We introduce a series of cosmological hydrodynamical simulations of Lstar (M_200 =10^11.7 - 10^12.3 Msol) and group-sized (M_200 = 10^12.7 - 10^13.3 Msol) haloes run with the model used for the EAGLE project, which additionally includes a non-equilibrium ionization and cooling module that follows 136 ions. The simulations reproduce the observed correlation, revealed by COS-Halos at z~0.2, between O VI column density at impact parameters b 10^6 K) promotes oxygen to higher ionization states, suppressing the O VI column density. The observed NO VI-sSFR correlation therefore does not imply a causal link, but reflects the changing characteristic ionization state of oxygen as halo mass is increased. In spite of the mass-dependence of the oxygen ionization state, the most abundant circumgalactic oxygen ion in both Lstar and group haloes is O VII; O VI accounts for only 0.1% of the oxygen in group haloes and 0.9-1.3% with Lstar haloes. Nonetheless, the metals traced by O VI absorbers represent a fossil record of th...

  12. A real-time extension of density matrix embedding theory for non-equilibrium electron dynamics

    CERN Document Server

    Kretchmer, Joshua S

    2016-01-01

    We introduce the real-time density matrix embedding theory (DMET), a dynamical quantum embedding theory for computing non-equilibrium electron dynamics. As in the previously developed static DMET, real-time DMET partitions the system into an impurity corresponding to the region of interest coupled to the surrounding environment. The environment is efficiently represented by a quantum bath of the same size as the impurity. The equations of motion of the coupled impurity and bath embedding problem are then derived using the time-dependent variational principle. The accuracy of real-time DMET is benchmarked through comparisons with reference time-dependent density matrix renormalization group (DMRG) calculations for a variety of quantum quenches in the single impurity Anderson model (SIAM). We find that real-time DMET is able to correctly capture the non-trivial behavior in the Kondo regime of the SIAM and is able to simulate system sizes beyond those that can be treated by time-dependent DMRG. Our results demon...

  13. Determination of epinephrine by the Briggs-Rauscher oscillating system using non-equilibrium stationary state

    Directory of Open Access Journals (Sweden)

    Gao Jinzhang

    2012-01-01

    Full Text Available A highly sensitive method for the determination of epinephrine was proposed, which was based on the perturbation of epinephrine to Briggs-Rauscher oscillating system involving malonic acid, Mn2+, H+, IO3 - and H2O2 at non-equilibrium stationary state. The concentration of KIO3 was chosen as a control parameter to find the bifurcation point in this paper. Results showed that a well linear relationship between the difference of potential and the negative logarithm concentrations of epinephrine existed in the range of 1.1×10-7~5.2×10-9 mol L-1 with a lower detection limit of 6.8×10-10mol L-1 and a correlation coefficient of 0.9974. Compared to the classical oscillating reaction, this method has a lower detection limit and wider linear range. The effects of some foreign species, which may possibly be existed with epinephrine, on determination were also investigated. The proposed method has been successfully used to determine the epinephrine both in the serum and adrenaline hydrochloride injection.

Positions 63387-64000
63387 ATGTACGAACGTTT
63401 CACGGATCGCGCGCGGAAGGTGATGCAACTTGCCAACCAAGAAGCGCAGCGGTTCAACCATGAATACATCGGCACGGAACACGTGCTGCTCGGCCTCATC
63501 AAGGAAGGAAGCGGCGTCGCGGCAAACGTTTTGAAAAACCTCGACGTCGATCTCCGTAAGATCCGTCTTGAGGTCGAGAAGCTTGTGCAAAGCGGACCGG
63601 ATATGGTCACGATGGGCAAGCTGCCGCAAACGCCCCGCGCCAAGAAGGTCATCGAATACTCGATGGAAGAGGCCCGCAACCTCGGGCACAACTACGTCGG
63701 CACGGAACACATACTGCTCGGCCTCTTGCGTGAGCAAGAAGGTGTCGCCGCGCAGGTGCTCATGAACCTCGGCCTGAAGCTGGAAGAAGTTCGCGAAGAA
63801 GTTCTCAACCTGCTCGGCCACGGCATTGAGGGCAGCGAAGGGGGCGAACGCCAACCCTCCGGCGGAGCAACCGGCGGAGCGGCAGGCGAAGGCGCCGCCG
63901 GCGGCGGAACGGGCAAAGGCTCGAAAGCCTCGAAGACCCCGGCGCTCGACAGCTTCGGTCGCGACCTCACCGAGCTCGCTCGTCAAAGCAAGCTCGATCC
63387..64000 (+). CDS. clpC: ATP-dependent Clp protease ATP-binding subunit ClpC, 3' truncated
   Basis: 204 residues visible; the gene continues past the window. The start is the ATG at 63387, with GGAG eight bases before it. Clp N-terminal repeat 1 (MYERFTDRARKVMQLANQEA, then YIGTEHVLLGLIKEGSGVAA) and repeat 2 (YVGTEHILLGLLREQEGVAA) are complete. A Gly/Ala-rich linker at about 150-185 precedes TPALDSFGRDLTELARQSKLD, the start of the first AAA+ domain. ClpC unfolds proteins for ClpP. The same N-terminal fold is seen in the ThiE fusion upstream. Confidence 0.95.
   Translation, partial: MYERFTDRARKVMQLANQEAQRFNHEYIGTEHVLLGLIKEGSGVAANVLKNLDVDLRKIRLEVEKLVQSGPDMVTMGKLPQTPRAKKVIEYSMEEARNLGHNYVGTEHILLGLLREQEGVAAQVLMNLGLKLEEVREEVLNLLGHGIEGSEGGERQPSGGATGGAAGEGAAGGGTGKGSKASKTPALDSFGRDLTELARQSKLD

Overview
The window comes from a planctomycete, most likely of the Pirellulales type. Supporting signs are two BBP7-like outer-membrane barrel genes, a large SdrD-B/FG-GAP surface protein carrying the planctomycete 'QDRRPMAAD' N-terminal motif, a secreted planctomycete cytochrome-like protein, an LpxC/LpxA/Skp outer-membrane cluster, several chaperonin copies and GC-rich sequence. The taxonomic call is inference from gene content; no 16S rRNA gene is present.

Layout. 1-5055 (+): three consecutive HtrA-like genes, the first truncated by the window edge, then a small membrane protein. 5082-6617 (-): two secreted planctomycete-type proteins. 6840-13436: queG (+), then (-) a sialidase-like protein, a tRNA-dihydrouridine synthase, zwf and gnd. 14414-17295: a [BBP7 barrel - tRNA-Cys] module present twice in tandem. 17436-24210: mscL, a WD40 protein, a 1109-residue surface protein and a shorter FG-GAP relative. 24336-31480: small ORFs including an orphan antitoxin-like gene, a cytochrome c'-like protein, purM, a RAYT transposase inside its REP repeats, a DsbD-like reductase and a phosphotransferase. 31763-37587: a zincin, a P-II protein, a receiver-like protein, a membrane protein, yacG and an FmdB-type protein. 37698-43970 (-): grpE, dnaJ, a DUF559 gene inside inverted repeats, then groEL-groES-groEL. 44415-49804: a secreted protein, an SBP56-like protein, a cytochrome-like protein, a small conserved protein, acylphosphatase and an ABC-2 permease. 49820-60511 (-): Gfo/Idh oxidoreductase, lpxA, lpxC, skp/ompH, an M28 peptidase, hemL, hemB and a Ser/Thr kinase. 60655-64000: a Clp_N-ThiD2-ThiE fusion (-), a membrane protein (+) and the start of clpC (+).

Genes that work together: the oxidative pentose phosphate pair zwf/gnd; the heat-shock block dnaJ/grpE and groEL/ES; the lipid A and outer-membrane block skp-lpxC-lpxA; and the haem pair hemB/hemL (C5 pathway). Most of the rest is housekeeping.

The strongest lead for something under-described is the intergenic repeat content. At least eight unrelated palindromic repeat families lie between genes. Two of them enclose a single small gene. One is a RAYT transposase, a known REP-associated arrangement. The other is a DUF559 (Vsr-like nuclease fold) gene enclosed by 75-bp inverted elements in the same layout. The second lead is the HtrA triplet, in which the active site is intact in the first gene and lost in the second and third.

14. Star formation and molecular hydrogen in dwarf galaxies: a non-equilibrium view

    CERN Document Server

    Hu, Chia-Yu; Walch, Stefanie; Glover, Simon C O; Clark, Paul C

    2015-01-01

    We study the connection of star formation to atomic (HI) and molecular hydrogen (H$_2$) in isolated, low metallicity dwarf galaxies with high-resolution ($m_{\\rm gas}$ = 4 M$_\\odot$, $N_{\\rm ngb}$ = 100) SPH simulations. The model includes self-gravity, non-equilibrium cooling, shielding from an interstellar radiation field, the chemistry of H$_2$ formation, H$_2$-independent star formation, supernova feedback and metal enrichment. We find that the H$_2$ mass fraction is sensitive to the adopted dust-to-gas ratio and the strength of the interstellar radiation field, while the star formation rate is not. Star formation is regulated by stellar feedback, keeping the gas out of thermal equilibrium for densities $n <$ 1 cm$^{-3}$. Because of the long chemical timescales, the H$_2$ mass remains out of chemical equilibrium throughout the simulation. Star formation is well-correlated with cold ( T $\\leqslant$ 100 K ) gas, but this dense and cold gas - the reservoir for star formation - is dominated by HI, not H$_2...

  15. Numerical Study of Turbulent Mixing Layers with Non-Equilibrium Ionization Calculations

    CERN Document Server

    Kwak, Kyujin

    2010-01-01